Sunday, November 21, 2021

A Tool Kit to Help Scientists Find the Ultimate Chickpea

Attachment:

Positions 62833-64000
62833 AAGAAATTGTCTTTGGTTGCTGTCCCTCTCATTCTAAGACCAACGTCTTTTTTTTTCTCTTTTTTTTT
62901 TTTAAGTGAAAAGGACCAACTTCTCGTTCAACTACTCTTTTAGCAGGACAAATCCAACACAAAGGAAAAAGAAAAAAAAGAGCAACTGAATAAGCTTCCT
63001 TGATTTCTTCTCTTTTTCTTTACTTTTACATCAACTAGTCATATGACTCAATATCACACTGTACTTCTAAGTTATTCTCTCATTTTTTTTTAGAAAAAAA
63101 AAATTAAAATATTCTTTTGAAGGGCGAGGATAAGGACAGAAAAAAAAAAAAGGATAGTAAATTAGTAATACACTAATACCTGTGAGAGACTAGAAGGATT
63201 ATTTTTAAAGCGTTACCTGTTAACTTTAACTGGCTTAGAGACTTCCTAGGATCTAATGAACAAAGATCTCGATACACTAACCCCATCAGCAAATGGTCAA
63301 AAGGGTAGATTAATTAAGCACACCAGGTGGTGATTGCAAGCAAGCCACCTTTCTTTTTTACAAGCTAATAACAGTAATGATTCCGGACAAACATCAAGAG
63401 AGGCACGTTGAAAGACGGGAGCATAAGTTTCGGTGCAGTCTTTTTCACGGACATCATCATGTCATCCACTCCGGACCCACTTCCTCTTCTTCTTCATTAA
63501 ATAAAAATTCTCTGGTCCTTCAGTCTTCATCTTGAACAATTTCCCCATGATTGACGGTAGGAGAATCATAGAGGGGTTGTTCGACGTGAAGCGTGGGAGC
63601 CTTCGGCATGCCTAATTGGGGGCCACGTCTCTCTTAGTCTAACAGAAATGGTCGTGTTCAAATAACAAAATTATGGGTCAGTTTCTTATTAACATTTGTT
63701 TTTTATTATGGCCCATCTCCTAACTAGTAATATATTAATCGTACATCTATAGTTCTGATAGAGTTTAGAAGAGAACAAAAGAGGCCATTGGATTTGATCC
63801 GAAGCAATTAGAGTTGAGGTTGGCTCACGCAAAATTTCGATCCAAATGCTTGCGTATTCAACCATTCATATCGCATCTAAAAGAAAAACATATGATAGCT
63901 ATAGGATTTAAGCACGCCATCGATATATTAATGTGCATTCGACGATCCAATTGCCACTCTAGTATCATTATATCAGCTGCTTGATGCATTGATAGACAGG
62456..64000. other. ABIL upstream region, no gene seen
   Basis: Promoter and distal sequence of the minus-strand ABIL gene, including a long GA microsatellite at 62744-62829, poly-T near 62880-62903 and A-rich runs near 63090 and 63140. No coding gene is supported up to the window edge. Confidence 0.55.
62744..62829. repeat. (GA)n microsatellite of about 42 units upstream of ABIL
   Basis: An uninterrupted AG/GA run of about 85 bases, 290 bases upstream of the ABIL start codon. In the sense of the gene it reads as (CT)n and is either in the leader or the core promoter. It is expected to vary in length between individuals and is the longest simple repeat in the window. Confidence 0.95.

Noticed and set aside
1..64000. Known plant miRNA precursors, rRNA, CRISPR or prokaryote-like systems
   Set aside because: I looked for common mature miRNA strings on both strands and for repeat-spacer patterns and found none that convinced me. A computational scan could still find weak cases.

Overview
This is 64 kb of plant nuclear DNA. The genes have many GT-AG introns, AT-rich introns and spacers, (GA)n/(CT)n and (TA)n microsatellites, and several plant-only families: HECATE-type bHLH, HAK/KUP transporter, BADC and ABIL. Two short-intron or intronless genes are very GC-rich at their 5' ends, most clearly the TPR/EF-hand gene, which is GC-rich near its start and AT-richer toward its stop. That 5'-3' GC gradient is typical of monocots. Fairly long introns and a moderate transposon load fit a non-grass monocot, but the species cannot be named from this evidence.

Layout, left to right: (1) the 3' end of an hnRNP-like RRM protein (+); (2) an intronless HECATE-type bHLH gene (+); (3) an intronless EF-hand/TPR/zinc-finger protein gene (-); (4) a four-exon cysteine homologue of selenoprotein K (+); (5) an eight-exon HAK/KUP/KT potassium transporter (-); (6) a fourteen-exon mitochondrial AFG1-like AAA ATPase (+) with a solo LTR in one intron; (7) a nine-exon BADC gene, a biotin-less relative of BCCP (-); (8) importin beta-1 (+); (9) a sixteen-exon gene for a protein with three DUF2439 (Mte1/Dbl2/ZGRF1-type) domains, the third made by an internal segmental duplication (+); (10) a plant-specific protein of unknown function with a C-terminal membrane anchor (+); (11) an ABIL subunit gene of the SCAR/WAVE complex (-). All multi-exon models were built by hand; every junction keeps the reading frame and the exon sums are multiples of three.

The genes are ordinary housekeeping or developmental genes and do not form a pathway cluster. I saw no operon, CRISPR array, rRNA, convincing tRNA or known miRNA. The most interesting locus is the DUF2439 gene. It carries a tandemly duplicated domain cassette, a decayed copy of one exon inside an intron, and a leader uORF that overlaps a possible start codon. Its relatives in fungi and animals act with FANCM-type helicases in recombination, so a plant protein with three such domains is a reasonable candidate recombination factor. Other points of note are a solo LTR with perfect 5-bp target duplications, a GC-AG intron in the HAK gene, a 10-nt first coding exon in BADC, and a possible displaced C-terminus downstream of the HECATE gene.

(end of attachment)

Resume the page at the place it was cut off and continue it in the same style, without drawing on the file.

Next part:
In this New York Times article, a group of researchers sequenced the genomes of over 3,000 chickpeas, making it one of the largest plant genome sequencing efforts ever done. The goal of this research is to bring diversity back into the plant's genes. Modern varieties of the plant are low in genetic diversity due to all chickpeas being descendants of a relatively small group in southeastern Anatolia region in Turkey from a thousand years ago. This low genetic diversity has put chickpeas at risk from diseases and climate change. This can prove disastrous for developing countries as chickpeas are a staple crop in said countries. India, for example, is the world's largest producer of chickpeas, growing more than 10 million metric tons in 2019 alone. Using the genes sets identified in this study as well as having different sets of genes represented in modern chickpea population could help protect the plant against crop failure and different pressures such as drought, flooding, and disease.

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